CUNA continues engagement as CHOICE markup proceeds

first_imgThe markup of Rep. Jeb Hensarling’s (R-Texas) Financial CHOICE Act continued Wednesday with votes on a number of amendments, most of which did not pass. During discussions, Rep. Ann Wagner (R-Mo.) cited a credit union member who wrote to her about the importance of regulatory relief for credit unions.Wagner quoted an employee of First Community CU, Chesterfield, Mo., who said she was unable to meet the mortgage needs of a longtime member looking to purchase a new house.“[The credit union] wrote to me and wants to know why they can’t give, under CFPB rules, a loan to a member in good standing, with credit that was perfect, a home mortgage loan?” said Wagner, who chairs the House Financial Services subcommittee on oversight and investigations.The committee considered, but ultimately voted down, an amendment that would remove language from the CHOICE Act that would repeal the Department of Labor’s (DOL) fiduciary rule.CUNA backs repeal of the rule, as it has concerns about the possible impact on credit union members’ ability to receive services to invest and save. 9SHARESShareShareSharePrintMailGooglePinterestDiggRedditStumbleuponDeliciousBufferTumblr continue reading »last_img read more


first_imgSinn Féin Councillor Gary Doherty has urged Donegal County Council to be cautious over plans to construct a new Anaerobic Digester near Castlefin.Cllr Gary DohertyPlans have been submitted to Donegal County Council for a new Anaerobic Digester to be built by Glenmore Estate Ltd.The proposed new facility will be located in the townland of Cavanaweary which lies between Castlefinn and Doneyloop. Anaerobic digestion involves the breakdown of organic material, i.e. animal manure to create a biogas, consisting of methane, carbon dioxide and traces of other ‘contaminant’ gases. This biogas can be used directly as fuel, in combined heat and power gas engines or upgraded to natural gas-quality biomethane.Cllr Dohery said “I am not opposed in principle to this Anaerobic digester being built. But I do feel that there is a lack of information about what the proposed site will entail and what impact it will have on the people and the environment in the area.“I will be organising a public meeting on this issue as I feel the public require more information as to what effect this new plant will have on the town and its environs. Sinn Féin are supportive of green energy as a concept, but each case must be discussed on its own merits and as yet the community in Castlefinn are in the dark over the impact this will have.“I have been in contact with residents in Sion Mills who have opposed the building of this facility in their town and I feel it is only right and proper that the people of Castlefinn are consulted and informed on this process.”  COUNCILLOR URGES CAUTION OVER ANAEROBIC DIGESTER FOR CASTLEFIN was last modified: January 30th, 2014 by StephenShare this:Click to share on Facebook (Opens in new window)Click to share on Twitter (Opens in new window)Click to share on LinkedIn (Opens in new window)Click to share on Reddit (Opens in new window)Click to share on Pocket (Opens in new window)Click to share on Telegram (Opens in new window)Click to share on WhatsApp (Opens in new window)Click to share on Skype (Opens in new window)Click to print (Opens in new window) Tags:castlefinCLLR GARY DOHERTYlast_img read more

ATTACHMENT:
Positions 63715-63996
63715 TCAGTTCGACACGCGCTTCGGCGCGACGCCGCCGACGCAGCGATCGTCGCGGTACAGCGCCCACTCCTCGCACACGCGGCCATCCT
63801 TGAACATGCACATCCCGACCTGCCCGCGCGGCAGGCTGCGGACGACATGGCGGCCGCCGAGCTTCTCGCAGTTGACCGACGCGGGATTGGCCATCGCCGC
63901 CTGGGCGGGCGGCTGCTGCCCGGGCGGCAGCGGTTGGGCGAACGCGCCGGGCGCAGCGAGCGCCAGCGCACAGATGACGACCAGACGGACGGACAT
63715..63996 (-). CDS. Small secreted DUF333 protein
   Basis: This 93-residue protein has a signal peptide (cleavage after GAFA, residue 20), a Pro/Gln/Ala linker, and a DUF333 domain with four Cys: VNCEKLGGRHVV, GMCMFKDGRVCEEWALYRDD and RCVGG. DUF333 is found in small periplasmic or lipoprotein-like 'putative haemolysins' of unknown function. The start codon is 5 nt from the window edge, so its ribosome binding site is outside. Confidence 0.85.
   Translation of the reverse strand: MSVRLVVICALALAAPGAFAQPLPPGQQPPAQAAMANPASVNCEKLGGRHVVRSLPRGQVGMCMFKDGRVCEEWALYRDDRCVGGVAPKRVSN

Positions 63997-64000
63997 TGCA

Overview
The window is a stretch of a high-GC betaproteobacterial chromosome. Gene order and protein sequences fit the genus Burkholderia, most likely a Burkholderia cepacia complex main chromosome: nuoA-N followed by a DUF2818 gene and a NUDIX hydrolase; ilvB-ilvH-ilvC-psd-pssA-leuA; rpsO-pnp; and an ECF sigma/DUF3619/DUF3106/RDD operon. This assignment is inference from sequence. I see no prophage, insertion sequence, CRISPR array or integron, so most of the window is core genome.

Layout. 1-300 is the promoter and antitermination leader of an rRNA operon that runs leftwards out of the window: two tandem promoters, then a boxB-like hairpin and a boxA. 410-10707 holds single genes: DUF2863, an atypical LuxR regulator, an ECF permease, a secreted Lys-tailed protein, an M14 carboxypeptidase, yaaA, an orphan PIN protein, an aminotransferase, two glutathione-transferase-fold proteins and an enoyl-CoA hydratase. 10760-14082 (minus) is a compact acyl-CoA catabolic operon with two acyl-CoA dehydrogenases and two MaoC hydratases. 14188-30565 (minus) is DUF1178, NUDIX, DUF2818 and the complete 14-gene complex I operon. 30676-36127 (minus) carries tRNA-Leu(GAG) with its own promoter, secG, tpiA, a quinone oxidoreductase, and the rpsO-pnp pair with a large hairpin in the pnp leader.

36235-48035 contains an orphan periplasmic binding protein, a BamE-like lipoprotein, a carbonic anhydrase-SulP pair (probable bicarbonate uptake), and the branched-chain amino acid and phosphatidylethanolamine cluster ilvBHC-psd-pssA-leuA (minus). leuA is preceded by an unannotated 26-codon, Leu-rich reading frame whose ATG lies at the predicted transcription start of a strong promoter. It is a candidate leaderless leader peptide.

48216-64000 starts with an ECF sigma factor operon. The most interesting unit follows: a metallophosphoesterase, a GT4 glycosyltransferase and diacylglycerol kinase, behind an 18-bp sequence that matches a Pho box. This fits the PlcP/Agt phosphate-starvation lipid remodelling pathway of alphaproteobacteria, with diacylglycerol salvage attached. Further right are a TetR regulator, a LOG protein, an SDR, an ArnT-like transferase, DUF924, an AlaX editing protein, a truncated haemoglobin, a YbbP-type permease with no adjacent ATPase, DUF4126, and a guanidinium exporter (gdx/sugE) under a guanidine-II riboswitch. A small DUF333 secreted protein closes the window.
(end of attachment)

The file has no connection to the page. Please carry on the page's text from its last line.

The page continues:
Redknapp: Newcastle picked up a bargain

first_imgHarry Redknapp has tipped Moussa Sissoko to make a major impact at Newcastle.The midfielder recently moved from Toulouse to St James’ Park in what Redknapp believes will turn out to be an excellent signing by the Magpies.Redknapp was interested in Sissoko while Tottenham boss and made an enquiry about him after taking charge at QPR.“Sissoko’s a fantastic signing. I’d liked to have got him but Newcastle have absolutely nicked him,” he said.“The figures were very high but it still worked out cheap as there was no transfer fee. But he’s a good signing and I think Newcastle will do well with the players they have signed.“He’s a real powerhouse and will be a really good player in England.”YTo4OntzOjk6IndpZGdldF9pZCI7czoyMDoid3lzaWphLW5sLTEzNTI0NjE4NjkiO3M6NToibGlzdHMiO2E6MTp7aTowO3M6MToiMyI7fXM6MTA6Imxpc3RzX25hbWUiO2E6MTp7aTozO3M6MjI6Ildlc3QgTG9uZG9uIFNwb3J0IGxpc3QiO31zOjEyOiJhdXRvcmVnaXN0ZXIiO3M6MTc6Im5vdF9hdXRvX3JlZ2lzdGVyIjtzOjEyOiJsYWJlbHN3aXRoaW4iO3M6MTM6ImxhYmVsc193aXRoaW4iO3M6Njoic3VibWl0IjtzOjMzOiJTdWJzY3JpYmUgdG8gb3VyIGRhaWx5IG5ld3NsZXR0ZXIiO3M6Nzoic3VjY2VzcyI7czoyODM6IlRoYW5rIHlvdSEgUGxlYXNlIGNoZWNrIHlvdXIgaW5ib3ggaW4gb3JkZXIgdG8gY29uZmlybSB5b3VyIHN1YnNjcmlwdGlvbi4gSWYgeW91IGRvbid0IHNlZSBhbiBlLW1haWwgZnJvbSB1cywgY2hlY2sgeW91ciBzcGFtIGZvbGRlci4gSWYgeW91IHN0aWxsIGhhdmVuJ3QgcmVjZWl2ZWQgYSBjb25maXJtYXRpb24gbWVzc2FnZSwgcGxlYXNlIGUtbWFpbCBmZWVkYmFja0B3ZXN0bG9uZG9uc3BvcnQuY29tIGFuZCB0ZWxsIHVzIHlvdSB3aXNoIHRvIHN1YnNjcmliZSB0byBvdXIgbmV3c2xldHRlci4iO3M6MTI6ImN1c3RvbWZpZWxkcyI7YToxOntzOjU6ImVtYWlsIjthOjE6e3M6NToibGFiZWwiO3M6NToiRW1haWwiO319fQ== Follow West London Sport on TwitterFind us on Facebooklast_img read more

Relentless or reckless? Giants’ approach to roster raising questions

first_imgSAN FRANCISCO — Like a chef constantly attempting to improve the recipe of a signature dish, Farhan Zaidi feels an immense pressure to select the ideal ingredients for the Giants’ roster.A seasoned chef will go step-by-step, evaluating each element of a recipe to produce the best possible dining experience. Zaidi goes player-by-player and position group-by-position group searching for the optimal mix of talent.In his first offseason as the Giants’ president of baseball operations, Zaidi …last_img

Phoebe Shows Her Dark, Icy Face